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Filling the gaps: Calibrating a rainfall-runoff model using satellite-derived surface water extent

Revilla-Romero, Beatriz, Beck, Hylke E., Burek, Peter, Salamon, Peter, de Roo, Ad, Thielen, Jutta
Remote sensing of environment 2015 v.171 pp. 118-131
groundwater, hydrologic models, remote sensing, rivers, simulation models, stream flow, surface water, time series analysis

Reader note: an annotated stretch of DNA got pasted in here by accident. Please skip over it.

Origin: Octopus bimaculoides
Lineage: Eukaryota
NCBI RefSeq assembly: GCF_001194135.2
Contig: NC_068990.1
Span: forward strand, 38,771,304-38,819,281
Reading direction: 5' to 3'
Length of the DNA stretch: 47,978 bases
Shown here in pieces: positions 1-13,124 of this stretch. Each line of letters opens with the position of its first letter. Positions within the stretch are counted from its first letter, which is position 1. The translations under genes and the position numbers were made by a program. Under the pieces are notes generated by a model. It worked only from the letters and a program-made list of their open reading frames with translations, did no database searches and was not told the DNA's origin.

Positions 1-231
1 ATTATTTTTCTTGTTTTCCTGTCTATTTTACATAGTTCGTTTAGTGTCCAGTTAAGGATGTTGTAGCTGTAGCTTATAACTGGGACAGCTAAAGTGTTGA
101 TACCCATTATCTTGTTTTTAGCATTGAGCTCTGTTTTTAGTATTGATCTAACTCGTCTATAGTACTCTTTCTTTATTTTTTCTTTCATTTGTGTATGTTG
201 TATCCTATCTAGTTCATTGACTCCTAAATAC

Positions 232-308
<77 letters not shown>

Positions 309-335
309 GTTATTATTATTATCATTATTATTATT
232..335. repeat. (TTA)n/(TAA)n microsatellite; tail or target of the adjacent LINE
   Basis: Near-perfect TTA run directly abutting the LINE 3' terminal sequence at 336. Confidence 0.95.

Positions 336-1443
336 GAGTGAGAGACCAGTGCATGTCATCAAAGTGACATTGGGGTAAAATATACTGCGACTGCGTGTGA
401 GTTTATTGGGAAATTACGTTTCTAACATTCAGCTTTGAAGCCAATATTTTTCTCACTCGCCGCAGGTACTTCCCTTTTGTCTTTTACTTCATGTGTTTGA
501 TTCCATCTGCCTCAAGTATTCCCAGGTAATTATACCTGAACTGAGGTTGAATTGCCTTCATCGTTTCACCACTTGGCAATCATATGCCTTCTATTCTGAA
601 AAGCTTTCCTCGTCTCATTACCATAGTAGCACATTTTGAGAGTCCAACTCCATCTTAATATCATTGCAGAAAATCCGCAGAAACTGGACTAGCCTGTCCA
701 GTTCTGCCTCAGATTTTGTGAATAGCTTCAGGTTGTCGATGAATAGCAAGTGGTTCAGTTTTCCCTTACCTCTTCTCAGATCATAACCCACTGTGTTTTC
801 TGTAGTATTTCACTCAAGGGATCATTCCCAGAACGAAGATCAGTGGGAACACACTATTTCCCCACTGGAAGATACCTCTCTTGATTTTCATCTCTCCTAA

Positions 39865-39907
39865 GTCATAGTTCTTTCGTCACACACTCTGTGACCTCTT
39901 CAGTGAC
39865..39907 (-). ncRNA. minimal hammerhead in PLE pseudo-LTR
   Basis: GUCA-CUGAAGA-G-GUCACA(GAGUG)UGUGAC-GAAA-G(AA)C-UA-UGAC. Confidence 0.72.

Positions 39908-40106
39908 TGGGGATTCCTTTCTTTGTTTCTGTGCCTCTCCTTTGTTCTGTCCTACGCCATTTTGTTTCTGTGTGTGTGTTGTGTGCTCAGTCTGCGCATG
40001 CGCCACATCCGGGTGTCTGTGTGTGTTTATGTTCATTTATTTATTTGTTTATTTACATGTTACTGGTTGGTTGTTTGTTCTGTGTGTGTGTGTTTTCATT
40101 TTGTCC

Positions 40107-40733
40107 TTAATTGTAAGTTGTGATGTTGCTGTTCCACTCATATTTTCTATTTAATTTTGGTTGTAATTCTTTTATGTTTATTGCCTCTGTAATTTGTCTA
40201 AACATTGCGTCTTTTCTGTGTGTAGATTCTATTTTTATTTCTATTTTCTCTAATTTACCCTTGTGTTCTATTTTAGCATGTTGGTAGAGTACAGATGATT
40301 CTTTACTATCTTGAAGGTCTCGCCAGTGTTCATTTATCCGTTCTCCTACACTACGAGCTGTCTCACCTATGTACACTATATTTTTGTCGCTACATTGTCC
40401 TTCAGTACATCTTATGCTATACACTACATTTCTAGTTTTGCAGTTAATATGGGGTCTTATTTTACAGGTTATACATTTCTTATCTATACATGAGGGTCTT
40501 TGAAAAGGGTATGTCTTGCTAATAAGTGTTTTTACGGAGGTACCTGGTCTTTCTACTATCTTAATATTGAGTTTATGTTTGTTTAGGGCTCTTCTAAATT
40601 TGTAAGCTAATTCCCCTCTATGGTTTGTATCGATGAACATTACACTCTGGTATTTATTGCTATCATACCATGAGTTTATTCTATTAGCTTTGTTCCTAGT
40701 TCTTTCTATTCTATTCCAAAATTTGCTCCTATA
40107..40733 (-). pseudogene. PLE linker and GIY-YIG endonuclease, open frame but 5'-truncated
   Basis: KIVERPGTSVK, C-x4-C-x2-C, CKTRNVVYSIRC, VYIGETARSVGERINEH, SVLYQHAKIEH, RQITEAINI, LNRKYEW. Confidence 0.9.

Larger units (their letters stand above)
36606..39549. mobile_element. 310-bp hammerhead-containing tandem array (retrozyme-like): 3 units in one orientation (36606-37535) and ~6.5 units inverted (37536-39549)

Calibration is a crucial step in the application of hydrological models and is typically performed using in situ streamflow data. However, many rivers on the globe are ungauged or poorly gauged, or the gauged data are not readily available. In this study, we used remotely-sensed surface water extent from the Global Flood Detection System (GFDS) as a proxy for streamflow, and tested its value for calibration of the distributed rainfall-runoff routing model LISFLOOD. In a first step, we identified 30 streamflow gauging sites with a high likelihood of reliable GFDS data. Next, for each of these 30 sites, the model parameters related to groundwater and routing were independently calibrated against in situ and GFDS-derived streamflow time series, and against the raw GFDS surface water extent time series. We compared the performance of the three calibrated and the uncalibrated model simulations in terms of reproducing the in situ streamflow time series. Furthermore, we calculated the gain achieved by each scenario that used satellite-derived information relative to the reference uncalibrated scenario and the one that used in situ data.Results show that using the raw GFDS data as a proxy for streamflow for calibration improved the skill of the simulated streamflow (in particular the high flows) for 21 of the 30 sites using correlation as a metric. Furthermore, we discuss a calibration strategy using a combination of in situ and satellite data for global hydrological models.